Arrests hit 6,000 as Turkey cracks down on army and judges after coup bid
Updated: 2016-07-18 10:24
Supporters of Turkish President Tayyip Erdogan gather on Taksim square in Istanbul, Turkey, July 17, 2016. [Photo/VCG]
Turkey widened a crackdown on suspected supporters of a failed military coup on Sunday, taking the number of people rounded up in the armed forces and judiciary to 6,000, and the government said it was in control of the country and economy.
President Tayyip Erdogan and the government accused the US-based Muslim cleric Fethullah Gulen, a former ally whom Erdogan accuses of trying to create a "parallel structure" within the courts, police, armed forces and media, of orchestrating the coup.
Erdogan's supporters of gathered in front of his Istanbul home to call for the plotters to face the death penalty, which Turkey outlawed in 2004 as part of its efforts to join the European Union.
"We cannot ignore this demand," Erdogan told the chanting crowd. "In democracies, whatever the people say has to happen."
He said a "terror group" led by Gulen had "ruined" the armed forces, that its members were being arrested in all military ranks, and that a purge of this "virus" would continue. Gulen denied any connection with the coup.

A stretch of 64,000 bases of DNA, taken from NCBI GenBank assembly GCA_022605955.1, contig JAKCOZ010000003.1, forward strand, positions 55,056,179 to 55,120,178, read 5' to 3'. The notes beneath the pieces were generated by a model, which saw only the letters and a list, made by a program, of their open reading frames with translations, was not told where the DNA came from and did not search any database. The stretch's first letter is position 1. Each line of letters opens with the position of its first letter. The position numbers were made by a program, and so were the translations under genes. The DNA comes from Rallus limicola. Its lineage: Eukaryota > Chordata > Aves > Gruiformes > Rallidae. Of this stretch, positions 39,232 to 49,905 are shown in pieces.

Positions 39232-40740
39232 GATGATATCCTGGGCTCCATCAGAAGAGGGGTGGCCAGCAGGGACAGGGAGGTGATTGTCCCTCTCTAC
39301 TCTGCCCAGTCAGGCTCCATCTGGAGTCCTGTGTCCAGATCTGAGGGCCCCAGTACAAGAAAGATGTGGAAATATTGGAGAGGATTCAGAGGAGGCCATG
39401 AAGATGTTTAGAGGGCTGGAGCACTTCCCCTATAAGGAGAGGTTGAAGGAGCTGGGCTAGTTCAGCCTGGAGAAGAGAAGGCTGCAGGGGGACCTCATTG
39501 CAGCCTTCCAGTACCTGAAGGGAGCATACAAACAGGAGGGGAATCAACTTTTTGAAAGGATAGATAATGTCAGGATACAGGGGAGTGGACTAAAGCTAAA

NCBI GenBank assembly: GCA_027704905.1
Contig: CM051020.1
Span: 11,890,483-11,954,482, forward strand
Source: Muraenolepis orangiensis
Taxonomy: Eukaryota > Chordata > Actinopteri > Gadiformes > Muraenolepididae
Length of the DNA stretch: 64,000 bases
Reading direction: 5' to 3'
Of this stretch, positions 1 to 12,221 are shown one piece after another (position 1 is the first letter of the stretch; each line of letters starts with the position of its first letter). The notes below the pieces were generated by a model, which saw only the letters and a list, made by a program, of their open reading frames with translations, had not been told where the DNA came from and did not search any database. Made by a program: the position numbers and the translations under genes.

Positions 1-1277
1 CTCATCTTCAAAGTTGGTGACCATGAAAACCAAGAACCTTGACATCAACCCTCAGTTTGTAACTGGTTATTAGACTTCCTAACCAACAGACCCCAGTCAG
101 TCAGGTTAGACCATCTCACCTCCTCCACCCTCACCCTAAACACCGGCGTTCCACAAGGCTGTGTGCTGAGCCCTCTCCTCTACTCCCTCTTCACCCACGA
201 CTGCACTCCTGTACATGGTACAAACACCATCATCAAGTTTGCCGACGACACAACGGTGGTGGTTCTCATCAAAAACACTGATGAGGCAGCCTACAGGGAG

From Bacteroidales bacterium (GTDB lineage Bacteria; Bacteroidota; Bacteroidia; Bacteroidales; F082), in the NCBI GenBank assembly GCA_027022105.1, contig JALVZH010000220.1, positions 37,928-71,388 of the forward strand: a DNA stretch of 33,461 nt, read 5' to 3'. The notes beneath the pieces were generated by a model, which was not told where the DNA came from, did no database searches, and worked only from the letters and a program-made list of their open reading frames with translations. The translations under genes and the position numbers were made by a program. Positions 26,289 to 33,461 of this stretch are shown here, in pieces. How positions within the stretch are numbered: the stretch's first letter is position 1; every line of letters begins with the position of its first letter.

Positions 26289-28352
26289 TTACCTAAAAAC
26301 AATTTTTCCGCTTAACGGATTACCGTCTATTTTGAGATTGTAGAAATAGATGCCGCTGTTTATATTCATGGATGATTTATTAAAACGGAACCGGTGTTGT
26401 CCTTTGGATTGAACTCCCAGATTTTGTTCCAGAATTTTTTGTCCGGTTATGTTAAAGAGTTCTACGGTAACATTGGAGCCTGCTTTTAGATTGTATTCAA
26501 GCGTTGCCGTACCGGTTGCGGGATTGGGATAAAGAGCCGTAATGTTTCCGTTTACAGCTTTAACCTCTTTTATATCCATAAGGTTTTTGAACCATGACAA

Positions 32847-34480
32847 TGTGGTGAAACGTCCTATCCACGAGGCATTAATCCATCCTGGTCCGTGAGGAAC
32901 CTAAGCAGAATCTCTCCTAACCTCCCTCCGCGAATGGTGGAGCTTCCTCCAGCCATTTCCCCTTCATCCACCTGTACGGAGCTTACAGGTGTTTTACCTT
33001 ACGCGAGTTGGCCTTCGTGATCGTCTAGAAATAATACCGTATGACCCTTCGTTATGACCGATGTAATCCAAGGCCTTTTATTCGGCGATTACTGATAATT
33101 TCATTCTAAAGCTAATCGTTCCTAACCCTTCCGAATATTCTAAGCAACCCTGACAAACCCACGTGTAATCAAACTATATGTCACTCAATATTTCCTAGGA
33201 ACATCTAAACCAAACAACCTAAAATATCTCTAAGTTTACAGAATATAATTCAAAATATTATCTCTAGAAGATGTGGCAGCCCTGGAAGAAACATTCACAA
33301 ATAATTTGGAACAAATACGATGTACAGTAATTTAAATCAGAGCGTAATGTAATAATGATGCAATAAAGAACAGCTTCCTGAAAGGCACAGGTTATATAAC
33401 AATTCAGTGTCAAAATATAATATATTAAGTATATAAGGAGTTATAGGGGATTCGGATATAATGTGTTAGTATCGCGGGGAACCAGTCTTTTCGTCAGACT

The president has called on Turks to stay on the streets until Friday, and late into Sunday night, his supporters thronged squares and streets, honking horns and waving flags.
One video posted on Twitter showed detained generals with bruises and bandages. Akin Ozturk, head of the air force until 2015 and identified by three senior officials as one of the suspected masterminds of the coup plot, was among those held.
The Foreign Ministry raised the death toll to more than 290, including over 100 rebels, and said 1,400 people were hurt.
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